Besides Finger Food Festival, there’s also the St. Patrick’s Hat promotion. A 13oz pint is a stamp, and 20oz pint 2 stamps, collect 12, send the redemption card in, and get a free St. Patrick’s Hat.
If you can’t wait, the Instant Reward gives you a Guinness St. Patrick’s luggage lock with every 3 pints of Guinness Draught or a bucket of Guinness Foreign Extra Stout. There are three designs in all!
There’s also the St. Patrick’s Day celebration at 1 Utama on the 19th of March from 6pm onwards! Check out guinness.com.my/stpatricks for more.
Solaris Mont Kiara
50480 Kuala Lumpur
GPS: 3.174689, 101.659595
Tel: 03-6203 0958
July 6, 2009
After hearing so much about Tenji from friends and other food blogs, Suan, Horng, and I decided to give it a try almost 2 months ago. One of the reasons it took us so long to finally go there was to actually avoid the madness during their half price promotion (which still runs once in a while, check their website).
note: this place is closed and now replaced by Shogun, a Japanese Buffet
Tenji Japanese Buffet at Solaris
Tenji is often compared with Jogoya, the first premium Japanese buffet restaurant not in a hotel to hit KL in early 2006. Personally I think that the comparison is justified as both Tenji and Jogoya caters for slightly higher end market and offers dishes that are quite similar, and more importantly, they’re priced competitively with each other at full price.
At Tenji, lunch is priced at RM77++ while dinner and supper at RM88++. Jogoya’s buffet is RM78++ for lunch, RM68++ for late lunch, RM88++ for dinner, and RM78++ for late dinner. (Jogoya pricing, Tenji pricing)
ohh, the oysters!
Located at Soho Solaris, Tenji is a much friendlier place for those who drives. Parking is a breeze if you don’t mind paying a couple ringgit for the underground carpark, on the other hand, Jogoya is accessible via public transport since it is located at Bukit Bintang.
As for the restaurant itself, Tenji is huge, with both air conditioned indoor area as well as quite a bit of alfresco dining, especially for those who wish to punctuate an extended buffet session with some nicotine.
KY, Suan, and Horng
I started off the late lunch with some oysters, steamed prawns, and sashimi.
The oysters here were pretty big and certainly fresh and juicy, the good thing is that the oyster bar is always being refilled anytime it is less than half filled. I am very very annoyed at places that takes forever to refill their most sought after ingredients/dishes (like Yuen steamboat‘s chicken wings, or Talipon‘s prawns).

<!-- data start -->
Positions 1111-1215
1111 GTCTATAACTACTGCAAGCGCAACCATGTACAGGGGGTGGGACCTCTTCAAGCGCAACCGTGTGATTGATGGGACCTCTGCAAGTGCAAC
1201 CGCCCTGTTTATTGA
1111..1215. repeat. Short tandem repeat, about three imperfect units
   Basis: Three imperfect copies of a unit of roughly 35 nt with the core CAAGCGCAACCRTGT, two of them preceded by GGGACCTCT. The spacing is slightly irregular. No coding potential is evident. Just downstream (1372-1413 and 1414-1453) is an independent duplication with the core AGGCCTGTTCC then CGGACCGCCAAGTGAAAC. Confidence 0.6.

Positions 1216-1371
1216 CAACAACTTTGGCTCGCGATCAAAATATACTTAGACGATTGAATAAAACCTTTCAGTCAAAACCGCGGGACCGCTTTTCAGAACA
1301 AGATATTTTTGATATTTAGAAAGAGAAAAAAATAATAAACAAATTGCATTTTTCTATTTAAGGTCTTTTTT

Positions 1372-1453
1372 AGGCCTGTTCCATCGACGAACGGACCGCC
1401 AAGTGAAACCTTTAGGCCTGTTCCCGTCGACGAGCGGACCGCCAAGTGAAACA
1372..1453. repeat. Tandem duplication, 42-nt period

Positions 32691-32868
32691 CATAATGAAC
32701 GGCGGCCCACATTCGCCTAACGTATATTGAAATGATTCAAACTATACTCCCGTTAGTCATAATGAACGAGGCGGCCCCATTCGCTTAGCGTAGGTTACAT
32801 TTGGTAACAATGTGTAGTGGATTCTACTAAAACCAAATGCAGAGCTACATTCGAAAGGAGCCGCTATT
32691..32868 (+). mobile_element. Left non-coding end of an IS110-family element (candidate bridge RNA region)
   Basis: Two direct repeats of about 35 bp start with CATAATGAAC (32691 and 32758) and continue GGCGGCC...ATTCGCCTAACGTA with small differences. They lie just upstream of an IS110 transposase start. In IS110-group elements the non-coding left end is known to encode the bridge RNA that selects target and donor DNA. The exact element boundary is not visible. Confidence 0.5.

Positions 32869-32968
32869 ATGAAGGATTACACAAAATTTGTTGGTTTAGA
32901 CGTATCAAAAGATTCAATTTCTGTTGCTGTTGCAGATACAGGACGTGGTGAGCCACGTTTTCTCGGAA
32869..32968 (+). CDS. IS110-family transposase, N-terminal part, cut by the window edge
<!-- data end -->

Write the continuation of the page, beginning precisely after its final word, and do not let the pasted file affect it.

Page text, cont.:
always start with raw or lightly cooked food
I like their surf clam, scallop (albeit a bit small) and their rather fatty salmon sashimi, the butter fish was pretty decent too but I would stay away from tuna and squid sashimi if you’re particular about quality. As with most buffet places, the tuna served are of pretty inferior quality. This is due to the insanely high price of tuna these days I suppose.
There are also plenty of pre-cooked items on the buffet spread, the Singapore chili crab was actually very delicious, and there’s always the added advantage of choosing only the pincers (who cares about other customers, right? hehe). Other dishes include grilled vegetable, squid with dark sauce, fish, lamb, beef, and dozens more I can’t recall.
buffet spread, including drinks and dessert area
Like Jogoya, Tenji also employs the clips system whereby you drop a clip with your table number at the bowl indicating certain dishes, wait for a few minutes, and they will be served freshly cooked. The downside is that you might end up waiting for quite a bit if the restaurant is particularly busy, but since it wasn’t when we were there, we didn’t need to wait for more than a few minutes before our orders were served.
The steamed cod with soya sauce was good, but the serving was rather miserable so it’s best advised that you order 2-3 at one go. Another more memorable freshly prepared dish was the soft shell crab and this vegetable (a type of beans?) with black beans. We also ordered steak, some teriyaki dishes, mushroom, fish filet, and so on. In general they tasted pretty good and very few of them were disappointing (for eg. the soup with razor clam).
Singapore chili crab, soup, steamed cod
In the drinks department, you have fresh brewed coffee, cappuccino, latte, quite a selection of fruit juice, soft drinks, and my favorite – chilled fresh coconut. I think I had about 4 of those.
Haagan Dazs ice cream was what I had for dessert while the huge selection of pastry and other desserts lay sitting in front of me. We were simply full to the brim after spending about 2 hours having the late lunch. If I remember correctly, we skipped dinner.
Tenji is located at SOHO, Solaris Mont Kiara
Compared to my last 2 visits to Jogoya, I would personally prefer Tenji. Although the buffet spread is smaller, the food quality reminds me of the earlier days of Jogoya. Fresh, tasty, and with good service, they just somehow managed to aged in the last 4 years to a point that I stopped going there, hopefully Tenji never follow the same path.
Tenji Japanese Buffet
Lot L-01-01, Soho KL,
Solaris Mont Kiara,
No.2, Jalan Solaris, KL
GPS: 3.174689, 101.659595